Immanuel, New Wells from Cradle to Grave

Hulda Maria Wunderlich was born on June 3, 1873, so she is our birthday girl for today’s post. Hulda was the daughter of Zacharias and Maria (Ludwig) Wunderlich. She was baptized at Immanuel Lutheran Church in New Wells, Missouri. Below is an image of her baptism record from that congregation’s books.

Hulda Wunderlich baptism record – Immanuel, New Wells, MO

When Hulda was just 3 years old, her father died, so her mother was left with a houseful of children to raise by herself. Hulda can be found in the 1880 census at the age of 6. Her mother is called a farmer, but two of her sons were likely doing most of the farm work.

1880 census – Shawnee Township, MO

Hulda was still single 20 years later when the 1900 census was taken. Her mother still had a houseful, only most of them were grandchildren. Hulda’s sister, Elizabeth, had married Joseph Putz and had several children, but she died in childbirth early in 1900, and Joseph apparently chose to have his children raised by their grandmother.

1900 census – Shawnee Township, MO

Next, we will take a look at Hulda’s future husband, Albert Joseph Ladreiter, who was born on April 27, 1874. Albert was the son of Joseph and Pauline (Pechmueller) Ladreiter. Like his future wife, Albert was baptized at Immanuel Lutheran Church in New Wells. His baptism record is displayed below.

Albert Ladreiter baptism record – Immanuel, New Wells, MO

The first census in which I could find Albert was the Missouri state census taken in 1876 for Shawnee Township.

1876 Missouri state census – Shawnee Township, MO

Albert is found in the 1880 census at the age of 6. It was a real challenge to find the Ladreiter family in the 1880 and 1900 censuses. Their surname was really butchered by the census takers.

1880 census – Shawnee Township, MO

The 1888 confirmation class at Immanuel Lutheran Church in New Wells included both Albert Ladreiter (#3) and Hulda Wunderlich (#17).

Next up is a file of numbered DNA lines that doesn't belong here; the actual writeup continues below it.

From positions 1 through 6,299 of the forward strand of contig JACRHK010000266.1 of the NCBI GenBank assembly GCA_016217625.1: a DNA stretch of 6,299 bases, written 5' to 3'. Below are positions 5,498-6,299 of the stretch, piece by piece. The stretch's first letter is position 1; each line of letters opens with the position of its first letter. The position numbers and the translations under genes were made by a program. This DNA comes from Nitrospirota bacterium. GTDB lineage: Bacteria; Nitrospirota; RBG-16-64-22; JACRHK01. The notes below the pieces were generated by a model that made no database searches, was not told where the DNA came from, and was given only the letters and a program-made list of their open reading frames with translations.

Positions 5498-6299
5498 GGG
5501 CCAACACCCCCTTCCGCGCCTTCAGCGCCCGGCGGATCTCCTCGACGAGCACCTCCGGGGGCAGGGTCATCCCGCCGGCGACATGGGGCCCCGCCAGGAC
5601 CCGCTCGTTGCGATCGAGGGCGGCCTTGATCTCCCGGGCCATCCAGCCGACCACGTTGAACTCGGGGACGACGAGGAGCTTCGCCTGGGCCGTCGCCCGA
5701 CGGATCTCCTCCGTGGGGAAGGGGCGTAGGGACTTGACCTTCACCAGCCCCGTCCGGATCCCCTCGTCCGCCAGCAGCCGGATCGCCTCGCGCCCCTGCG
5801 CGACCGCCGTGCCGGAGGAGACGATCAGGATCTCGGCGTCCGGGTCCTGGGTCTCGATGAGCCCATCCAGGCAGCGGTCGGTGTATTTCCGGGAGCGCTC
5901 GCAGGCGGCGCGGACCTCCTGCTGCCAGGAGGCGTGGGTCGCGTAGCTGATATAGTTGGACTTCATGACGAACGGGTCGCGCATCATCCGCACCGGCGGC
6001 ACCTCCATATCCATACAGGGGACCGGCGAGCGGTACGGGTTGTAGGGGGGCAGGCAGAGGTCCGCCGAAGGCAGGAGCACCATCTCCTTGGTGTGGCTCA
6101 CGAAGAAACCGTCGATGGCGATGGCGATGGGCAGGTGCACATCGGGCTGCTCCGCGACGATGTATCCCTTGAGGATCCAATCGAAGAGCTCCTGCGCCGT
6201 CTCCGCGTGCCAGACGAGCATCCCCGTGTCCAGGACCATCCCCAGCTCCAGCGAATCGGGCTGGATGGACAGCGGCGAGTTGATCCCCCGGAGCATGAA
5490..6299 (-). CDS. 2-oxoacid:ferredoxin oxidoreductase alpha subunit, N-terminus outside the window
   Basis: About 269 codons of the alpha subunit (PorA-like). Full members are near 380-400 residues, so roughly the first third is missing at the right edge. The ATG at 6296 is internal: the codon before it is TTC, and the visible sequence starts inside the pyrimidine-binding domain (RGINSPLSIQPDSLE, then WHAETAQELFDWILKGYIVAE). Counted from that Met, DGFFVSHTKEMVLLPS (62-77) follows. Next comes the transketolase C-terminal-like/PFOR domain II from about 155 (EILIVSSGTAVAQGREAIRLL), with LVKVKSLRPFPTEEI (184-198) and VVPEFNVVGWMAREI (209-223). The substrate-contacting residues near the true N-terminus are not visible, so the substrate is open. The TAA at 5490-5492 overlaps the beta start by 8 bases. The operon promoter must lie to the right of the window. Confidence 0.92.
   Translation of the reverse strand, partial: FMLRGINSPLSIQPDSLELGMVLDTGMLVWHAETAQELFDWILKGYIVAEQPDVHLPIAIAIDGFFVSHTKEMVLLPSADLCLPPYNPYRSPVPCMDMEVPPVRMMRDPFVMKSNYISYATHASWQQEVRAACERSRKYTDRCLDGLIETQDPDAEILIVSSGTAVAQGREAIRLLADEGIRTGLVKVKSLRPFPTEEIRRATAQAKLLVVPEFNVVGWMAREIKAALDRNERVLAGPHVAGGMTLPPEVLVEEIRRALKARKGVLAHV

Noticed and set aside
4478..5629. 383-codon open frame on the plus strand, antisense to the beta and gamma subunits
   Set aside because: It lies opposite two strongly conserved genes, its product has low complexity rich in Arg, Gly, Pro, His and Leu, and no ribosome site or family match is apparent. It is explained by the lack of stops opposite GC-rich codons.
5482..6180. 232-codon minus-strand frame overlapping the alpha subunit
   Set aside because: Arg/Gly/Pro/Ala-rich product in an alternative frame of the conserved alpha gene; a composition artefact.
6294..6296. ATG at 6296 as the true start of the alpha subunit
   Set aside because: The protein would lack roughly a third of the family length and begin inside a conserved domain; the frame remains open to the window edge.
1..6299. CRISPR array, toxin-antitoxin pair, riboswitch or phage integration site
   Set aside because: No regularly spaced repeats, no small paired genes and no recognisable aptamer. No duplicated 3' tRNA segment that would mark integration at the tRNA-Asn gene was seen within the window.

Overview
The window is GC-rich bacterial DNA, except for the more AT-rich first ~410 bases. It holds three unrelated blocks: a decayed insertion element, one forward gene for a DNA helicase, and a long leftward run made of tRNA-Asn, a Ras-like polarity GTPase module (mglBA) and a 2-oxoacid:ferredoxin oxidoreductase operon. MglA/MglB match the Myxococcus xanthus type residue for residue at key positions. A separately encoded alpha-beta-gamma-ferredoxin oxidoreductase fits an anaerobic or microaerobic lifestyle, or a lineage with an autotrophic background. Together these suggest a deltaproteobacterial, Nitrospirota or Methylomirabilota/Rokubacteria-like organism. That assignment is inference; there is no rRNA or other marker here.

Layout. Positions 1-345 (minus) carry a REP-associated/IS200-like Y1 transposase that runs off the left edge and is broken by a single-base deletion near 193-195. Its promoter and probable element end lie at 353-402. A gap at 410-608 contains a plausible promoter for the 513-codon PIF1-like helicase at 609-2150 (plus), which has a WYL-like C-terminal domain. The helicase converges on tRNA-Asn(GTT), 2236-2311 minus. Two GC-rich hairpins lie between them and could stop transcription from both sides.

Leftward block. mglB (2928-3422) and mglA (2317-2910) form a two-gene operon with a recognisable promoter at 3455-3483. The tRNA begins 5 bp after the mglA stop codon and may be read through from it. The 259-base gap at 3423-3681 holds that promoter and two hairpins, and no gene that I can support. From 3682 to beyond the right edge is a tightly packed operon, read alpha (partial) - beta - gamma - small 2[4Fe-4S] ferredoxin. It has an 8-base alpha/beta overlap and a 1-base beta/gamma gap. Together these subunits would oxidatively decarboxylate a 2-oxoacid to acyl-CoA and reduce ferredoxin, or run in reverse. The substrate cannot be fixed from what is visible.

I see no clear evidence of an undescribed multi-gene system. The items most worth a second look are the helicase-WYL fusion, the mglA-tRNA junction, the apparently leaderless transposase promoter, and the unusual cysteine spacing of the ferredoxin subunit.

1888 Immanuel, New Wells confirmation class

Albert was still single when the 1900 census was taken. This entry says Albert was a 25 year-old day laborer.

1900 census – Shawnee Township, MO

That leads us up to the marriage of Albert Ladreiter and Hulda Wunderlich which took place on May 11, 1905. Not surprisingly, this marriage took place at Immanuel, New Wells. Here is the church marriage record for this wedding.

Ladreiter/Wunderlich marriage record – Immanuel, New Wells, MO

We can also view the marriage license for this couple.

Ladreiter/Wunderlich marriage license

I do not think the photos below are marriage photos, but they must have been taken when Albert and Hulda were at about their marriage ages.

Albert Ladreiter and Hulda Wunderlich

Our German Family Tree lists 5 children born to this couple. Not all of them lived to adulthood. We find this Ladreiter family in the 1910 census. Hulda’s mother, along with two of the Putz children, were living in their household. Nearby in the census entry, you see Paul Wunderlich, Hulda’s brother. Albert Ladreiter was a farmer.

1910 census – Shawnee Township, MO

Next, we find the Ladreiter’s in the 1920 census. Four children are listed in their household.

1920 census – Shawnee Township, MO

The 1930 census shows just 2 children still living with Albert and Hulda.

1930 census – Shawnee Township, MO

The last census we can view for the Ladreiter’s was the one taken in 1940. Their son, Clarence Ladreiter, had married Olga Ruehling, and that couple was living in the household with Albert and Hulda.

1940 census – Shawnee Township, MO

Albert Ladreiter died in 1962 at the age of 88. His death certificate is displayed below.

Albert Ladreiter death certificate

Hulda Ladreiter died in 1968 at the age of 94. Her death certificate states that she died at the Osteopathic Hospital in Cape Girardeau. The same causes of death are given for both Albert and Hulda on their death certificates.

Hulda Ladreiter death certificate

Both Albert and Hulda are buried in the Immanuel Lutheran Cemetery in New Wells.

The story of Albert and Hulda made me type the words, “Shawnee Township” and “Immanuel, New Wells” quite a few times. It is not often that I run into a bride and groom who were both born, baptized, confirmed (even in the same class), married, and buried at the same congregation. Nowadays, such a pair is even rarer than it was back in the days when Albert and Hulda lived.

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The glass doors between the old and new museum galleries have now been installed. I look forward to the time when I can actually walk through these doors. We have a display case in front of the doors right now to keep people from going through. I understand there is some painting going on in the new gallery today.


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